My feet have been gathering no moss for several months now. A little frost, some sand between my toes but very little hometown dirt has stuck to my shoes since last fall. Teaching, family and wanderlust have kept me on the move since well before the fall elections and only now do I have the time and desire to settle in and reflect on what appear to be major shifts in the national landscape.
Affirmation has played a part in my path of personal growth for decades. Positive statements written, spoken and read consistently make their way into mind and find a channel to lead, guide and direct life in ways unexpected and seemingly coincidental or even magical. The great sage Swami Sri Yukteswar declared that we only need to watch our own thoughts for 24 hours to realize that, as James Allen said, “as a man thinketh in his hearts, so is he.” And therefore so goes his or her life. When we take up the challenge of choosing the input and output of our own minds we can steer the course of our lives for the better and influence the lives of others.
Affirmation and how we affirm others is powerful. Like the scarecrow receiving a diploma then suddenly being able to spout the Pythagorean Theorem our thoughts and actions toward ourselves and others will elevate or suppress us. I personally never felt like a geologist until I received the diploma. Then something awakened and stirred the confidence in me to pursue a job search in Alaska. (I AM a geologist!) Pema Chodran encourages meditators to fake it till you make it (I AM compassionate, kind and mindful in my everyday interactions) and I echoed that in yoga teacher training encouraging students at the end of their studies to “act as if “ you are already a master teacher. BKS Iyengar said to teach with confidence but practice with humility and questioning.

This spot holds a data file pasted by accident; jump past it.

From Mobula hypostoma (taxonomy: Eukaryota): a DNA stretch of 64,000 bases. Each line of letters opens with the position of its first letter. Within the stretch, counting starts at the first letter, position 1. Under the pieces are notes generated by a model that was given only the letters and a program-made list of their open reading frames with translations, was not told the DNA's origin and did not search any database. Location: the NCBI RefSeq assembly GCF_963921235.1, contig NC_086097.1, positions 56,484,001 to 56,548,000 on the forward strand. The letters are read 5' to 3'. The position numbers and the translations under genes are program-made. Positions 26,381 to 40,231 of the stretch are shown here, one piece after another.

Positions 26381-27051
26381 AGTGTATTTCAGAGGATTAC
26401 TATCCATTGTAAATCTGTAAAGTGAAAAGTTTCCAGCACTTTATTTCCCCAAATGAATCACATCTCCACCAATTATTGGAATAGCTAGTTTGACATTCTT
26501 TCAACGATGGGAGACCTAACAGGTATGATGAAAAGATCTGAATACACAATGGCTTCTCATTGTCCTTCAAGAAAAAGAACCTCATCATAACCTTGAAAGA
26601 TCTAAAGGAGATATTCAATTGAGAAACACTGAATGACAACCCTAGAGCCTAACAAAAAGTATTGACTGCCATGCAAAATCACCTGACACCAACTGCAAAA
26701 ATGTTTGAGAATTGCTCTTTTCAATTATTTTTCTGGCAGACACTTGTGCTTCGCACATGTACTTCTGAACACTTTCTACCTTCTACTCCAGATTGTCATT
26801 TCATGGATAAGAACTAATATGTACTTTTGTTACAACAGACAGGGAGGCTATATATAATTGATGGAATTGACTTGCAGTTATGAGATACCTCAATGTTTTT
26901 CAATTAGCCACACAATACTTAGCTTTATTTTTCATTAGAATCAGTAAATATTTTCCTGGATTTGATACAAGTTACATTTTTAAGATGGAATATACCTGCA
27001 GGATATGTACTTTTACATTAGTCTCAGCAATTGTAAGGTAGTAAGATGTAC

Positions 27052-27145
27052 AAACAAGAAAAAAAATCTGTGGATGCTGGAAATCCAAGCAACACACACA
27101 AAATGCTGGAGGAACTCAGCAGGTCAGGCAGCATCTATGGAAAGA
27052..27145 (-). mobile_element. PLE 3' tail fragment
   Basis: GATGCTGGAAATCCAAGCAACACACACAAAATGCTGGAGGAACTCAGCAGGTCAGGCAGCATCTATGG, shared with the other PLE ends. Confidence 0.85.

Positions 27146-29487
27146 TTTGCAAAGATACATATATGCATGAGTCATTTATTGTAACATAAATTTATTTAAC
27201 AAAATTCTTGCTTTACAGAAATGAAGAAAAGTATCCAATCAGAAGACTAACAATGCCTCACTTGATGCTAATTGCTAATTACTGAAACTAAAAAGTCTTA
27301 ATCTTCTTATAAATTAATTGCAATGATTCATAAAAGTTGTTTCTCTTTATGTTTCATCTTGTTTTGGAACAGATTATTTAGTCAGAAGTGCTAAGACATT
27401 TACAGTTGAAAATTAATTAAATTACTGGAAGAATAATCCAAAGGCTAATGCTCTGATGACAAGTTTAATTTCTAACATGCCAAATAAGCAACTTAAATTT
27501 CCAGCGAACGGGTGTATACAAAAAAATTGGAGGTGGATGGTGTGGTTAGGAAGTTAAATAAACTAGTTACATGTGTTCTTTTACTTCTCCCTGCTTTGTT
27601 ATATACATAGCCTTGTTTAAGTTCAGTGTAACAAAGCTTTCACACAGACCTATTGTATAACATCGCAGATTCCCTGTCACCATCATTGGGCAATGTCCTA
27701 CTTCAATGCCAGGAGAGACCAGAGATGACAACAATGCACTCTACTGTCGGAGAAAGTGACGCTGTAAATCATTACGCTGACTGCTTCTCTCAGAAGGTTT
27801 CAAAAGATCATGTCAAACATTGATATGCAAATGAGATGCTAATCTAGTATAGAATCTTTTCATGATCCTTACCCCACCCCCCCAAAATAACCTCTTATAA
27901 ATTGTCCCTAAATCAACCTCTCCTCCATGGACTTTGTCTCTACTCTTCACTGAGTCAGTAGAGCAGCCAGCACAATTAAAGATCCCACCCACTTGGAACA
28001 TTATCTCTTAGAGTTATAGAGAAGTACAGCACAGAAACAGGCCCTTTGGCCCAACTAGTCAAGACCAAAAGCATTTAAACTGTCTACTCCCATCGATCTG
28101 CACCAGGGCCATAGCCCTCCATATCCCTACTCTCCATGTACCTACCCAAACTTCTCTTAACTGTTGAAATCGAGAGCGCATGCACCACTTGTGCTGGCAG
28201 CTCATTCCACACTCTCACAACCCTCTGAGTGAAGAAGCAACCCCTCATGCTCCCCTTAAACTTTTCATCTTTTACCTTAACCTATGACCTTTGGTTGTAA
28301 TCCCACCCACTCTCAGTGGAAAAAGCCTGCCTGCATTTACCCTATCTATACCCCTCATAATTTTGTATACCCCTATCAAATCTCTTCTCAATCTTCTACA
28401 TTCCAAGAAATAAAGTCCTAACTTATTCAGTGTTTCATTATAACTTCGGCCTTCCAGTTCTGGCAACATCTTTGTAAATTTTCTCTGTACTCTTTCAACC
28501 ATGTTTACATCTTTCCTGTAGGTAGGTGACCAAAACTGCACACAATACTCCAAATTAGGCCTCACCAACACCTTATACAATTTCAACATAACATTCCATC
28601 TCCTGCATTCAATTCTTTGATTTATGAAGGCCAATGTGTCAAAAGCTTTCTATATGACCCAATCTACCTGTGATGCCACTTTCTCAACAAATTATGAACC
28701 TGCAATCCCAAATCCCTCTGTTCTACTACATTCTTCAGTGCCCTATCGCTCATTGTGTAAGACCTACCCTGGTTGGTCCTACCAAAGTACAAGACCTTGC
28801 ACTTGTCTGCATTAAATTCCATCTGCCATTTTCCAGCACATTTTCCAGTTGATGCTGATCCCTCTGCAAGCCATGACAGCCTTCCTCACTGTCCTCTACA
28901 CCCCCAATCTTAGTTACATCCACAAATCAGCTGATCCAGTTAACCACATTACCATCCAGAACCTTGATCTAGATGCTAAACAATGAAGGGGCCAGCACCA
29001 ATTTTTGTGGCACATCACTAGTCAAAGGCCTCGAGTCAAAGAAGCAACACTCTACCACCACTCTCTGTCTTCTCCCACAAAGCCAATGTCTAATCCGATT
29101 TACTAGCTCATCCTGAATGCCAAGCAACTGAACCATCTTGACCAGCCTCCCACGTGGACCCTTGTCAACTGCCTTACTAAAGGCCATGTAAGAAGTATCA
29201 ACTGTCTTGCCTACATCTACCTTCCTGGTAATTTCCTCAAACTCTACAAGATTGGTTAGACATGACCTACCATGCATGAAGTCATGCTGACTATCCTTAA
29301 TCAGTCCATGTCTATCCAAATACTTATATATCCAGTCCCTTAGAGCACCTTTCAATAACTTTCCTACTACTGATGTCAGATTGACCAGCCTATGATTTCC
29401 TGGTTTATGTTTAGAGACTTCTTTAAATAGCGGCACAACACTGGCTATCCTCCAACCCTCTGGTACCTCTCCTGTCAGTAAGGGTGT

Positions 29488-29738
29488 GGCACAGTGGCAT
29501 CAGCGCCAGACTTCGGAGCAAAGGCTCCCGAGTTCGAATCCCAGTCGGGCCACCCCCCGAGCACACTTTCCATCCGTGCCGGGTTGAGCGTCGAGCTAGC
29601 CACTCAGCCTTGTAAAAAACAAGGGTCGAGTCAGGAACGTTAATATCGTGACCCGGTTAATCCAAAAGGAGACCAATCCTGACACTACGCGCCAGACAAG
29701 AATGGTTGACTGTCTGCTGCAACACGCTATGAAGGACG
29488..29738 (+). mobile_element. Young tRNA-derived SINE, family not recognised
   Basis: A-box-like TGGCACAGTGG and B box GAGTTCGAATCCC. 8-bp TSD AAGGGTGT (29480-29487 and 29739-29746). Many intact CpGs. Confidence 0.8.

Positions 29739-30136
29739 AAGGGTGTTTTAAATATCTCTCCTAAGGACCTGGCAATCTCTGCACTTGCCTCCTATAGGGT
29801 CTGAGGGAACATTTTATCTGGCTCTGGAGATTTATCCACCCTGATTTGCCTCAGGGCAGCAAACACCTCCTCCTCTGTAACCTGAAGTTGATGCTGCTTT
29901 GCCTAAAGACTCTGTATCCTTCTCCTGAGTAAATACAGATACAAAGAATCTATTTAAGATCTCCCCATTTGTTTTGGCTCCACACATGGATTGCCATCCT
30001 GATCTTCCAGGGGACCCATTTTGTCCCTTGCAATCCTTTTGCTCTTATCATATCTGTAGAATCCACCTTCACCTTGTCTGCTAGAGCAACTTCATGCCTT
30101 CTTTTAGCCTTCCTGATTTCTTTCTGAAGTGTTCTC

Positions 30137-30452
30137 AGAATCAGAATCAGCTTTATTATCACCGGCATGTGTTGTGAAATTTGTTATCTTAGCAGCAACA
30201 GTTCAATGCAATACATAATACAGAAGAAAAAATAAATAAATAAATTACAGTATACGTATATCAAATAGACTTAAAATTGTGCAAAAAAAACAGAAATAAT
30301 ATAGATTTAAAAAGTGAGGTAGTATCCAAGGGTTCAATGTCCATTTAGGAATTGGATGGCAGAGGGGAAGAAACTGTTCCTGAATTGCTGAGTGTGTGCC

An affirmation often causes a burble inside. It is a seed starting to push forward that is still in great danger of withering or being plucked out before it fully manifests. Because it is not fully formed, the affirmation feels tentative or even like a downright lie (I AM fearless, knowing that the Universe always conspires for my highest good). I’m not always FEELIN’ it, but still affirming it! When the statement no longer creates an inner tremor, in my mind it is complete, and it is time tomove on to a new one.
Recently I was reminded of an occasion in the past where I attended an event with a group of friends where the pledge of allegiance was recited. Some of my friends were of minority groups treated unfairly under current laws at the time did not say the pledge. They asked me afterward, how I could, in good conscience say, “with liberty and justice for all”. I replied that I don’t say it as a statement of truth, but as an affirmation of what I hope for. During election cycles and their aftermath, it has been my personal imperative to affirm the loving kindness meditation for those whom I least desire to see holding office or positions of power.
May you (fill in politicians name here) be filled with lovingkindness.
May you be well. May you be peaceful and at ease.
May you be happy.
A woman activist was asked by a cynic why she stood on the corner with a peace sign every Friday for years. Did she think she was going to change the world? Her reply was, “ I don’t do this to change the world, I do it so that the world does not change me.” The lovingkindness meditation may not change the politician but it does change my inner perception of them. Anger, frustration, and harsh judgment transform into calmness, clarity and compassion. Its clear which attitude will foster affirmative action.